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Amnesty International: Russia and Ukraine are collaborating on illegal rendition program

Russia and Ukraine have been "colluding in the abduction, disappearance, unlawful transfer, and torture of wanted individuals."

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Libyan dissident Sami al-Saadi posing at the Radisson Blu hotel in Tripoli. British secret services played a role in his illegal rendition, forcibly transferring him to Libya from Hong Kong along with his wife and four children in 2004 in a joint British-US-Libyan operation. (Marco Longari/AFP/Getty Images)

Russia, Ukraine, and other countries have been collaborating on the illegal "rendition" of wanted individuals, a new Amnesty International report has found. 

The multi-state program sees "people from former Soviet countries abducted by foreign security forces operating in Russia and forcibly returned to Kazakhstan, Kyrgyzstan, Tajikistan, Turkmenistan and Uzbekistan in spite of European Court of Human Rights rulings blocking their extraditions," the report said, adding that the scheme has been expanded in the past two years and used with "increasing frequency."

Many of the people sent back to their countries — many of whom have been flagged for their poor human rights records — face charges of endangering national security and religious extremism. Others are civil society activists, members of Islamist parties or wealthy or powerful individuals who have fallen out of favor with their country's current regime, BBC News reported.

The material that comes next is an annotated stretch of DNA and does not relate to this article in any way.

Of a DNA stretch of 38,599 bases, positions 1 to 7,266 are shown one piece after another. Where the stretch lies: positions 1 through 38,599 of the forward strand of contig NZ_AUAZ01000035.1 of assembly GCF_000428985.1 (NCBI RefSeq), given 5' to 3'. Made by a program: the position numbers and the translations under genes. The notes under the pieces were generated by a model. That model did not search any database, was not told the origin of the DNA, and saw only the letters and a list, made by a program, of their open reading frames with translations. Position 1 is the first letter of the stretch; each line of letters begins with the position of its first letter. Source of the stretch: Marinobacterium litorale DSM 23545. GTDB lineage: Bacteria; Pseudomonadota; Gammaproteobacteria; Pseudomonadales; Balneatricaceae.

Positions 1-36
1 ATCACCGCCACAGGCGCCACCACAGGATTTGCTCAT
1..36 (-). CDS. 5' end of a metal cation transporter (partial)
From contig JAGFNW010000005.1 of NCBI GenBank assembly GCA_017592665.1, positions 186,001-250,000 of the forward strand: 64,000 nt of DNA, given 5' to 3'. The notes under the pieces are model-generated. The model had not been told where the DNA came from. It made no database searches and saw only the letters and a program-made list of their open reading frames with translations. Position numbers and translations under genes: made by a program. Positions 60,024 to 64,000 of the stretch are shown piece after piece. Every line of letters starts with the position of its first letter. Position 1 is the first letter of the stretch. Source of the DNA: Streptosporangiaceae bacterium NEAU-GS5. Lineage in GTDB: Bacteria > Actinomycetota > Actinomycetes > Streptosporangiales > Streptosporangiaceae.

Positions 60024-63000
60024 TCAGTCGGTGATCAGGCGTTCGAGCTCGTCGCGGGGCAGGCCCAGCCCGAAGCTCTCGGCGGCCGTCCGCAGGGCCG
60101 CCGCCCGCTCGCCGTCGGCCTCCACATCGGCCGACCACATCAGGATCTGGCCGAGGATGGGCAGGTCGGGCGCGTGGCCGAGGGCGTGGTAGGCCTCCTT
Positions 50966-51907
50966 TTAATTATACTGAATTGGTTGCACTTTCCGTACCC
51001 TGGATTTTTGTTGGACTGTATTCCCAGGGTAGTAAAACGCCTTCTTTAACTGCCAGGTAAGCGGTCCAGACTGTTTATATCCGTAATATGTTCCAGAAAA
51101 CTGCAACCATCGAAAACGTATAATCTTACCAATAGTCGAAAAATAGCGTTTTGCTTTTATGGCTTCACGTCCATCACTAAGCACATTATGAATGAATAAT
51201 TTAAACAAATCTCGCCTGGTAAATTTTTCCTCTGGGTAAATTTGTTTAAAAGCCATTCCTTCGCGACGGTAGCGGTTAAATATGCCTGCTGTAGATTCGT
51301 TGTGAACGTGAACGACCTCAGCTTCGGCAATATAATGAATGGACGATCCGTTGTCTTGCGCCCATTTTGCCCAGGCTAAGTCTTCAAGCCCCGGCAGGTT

Amnesty International has recorded several accounts of unfair trials, torture, detentions and jail time in home countries, according to the report. 

"These renditions would not be possible without the complicity of public officials in the judicial and law-enforcement structures," said Amnesty International Europe and Central Asia Director John Dalhuisen in a statement.

"Nor would they be possible without CIS states willfully disregarding the absolute ban on torture and their obligation not to return people to countries where they may be at risk of torture, he added. 

"The authorities protest innocence and ignorance about abduction cases, but this lacks all credibility," he continued. "It is virtually impossible for a wanted individual to disappear on release from a prison in one country and reappear shortly afterwards in prison in another, without the involvement — and close cooperation — of the secret services of both countries."

Russia and Ukraine have not yet responded to the report.

More from GlobalPost: European rights court takes CIA to task on rendition in landmark ruling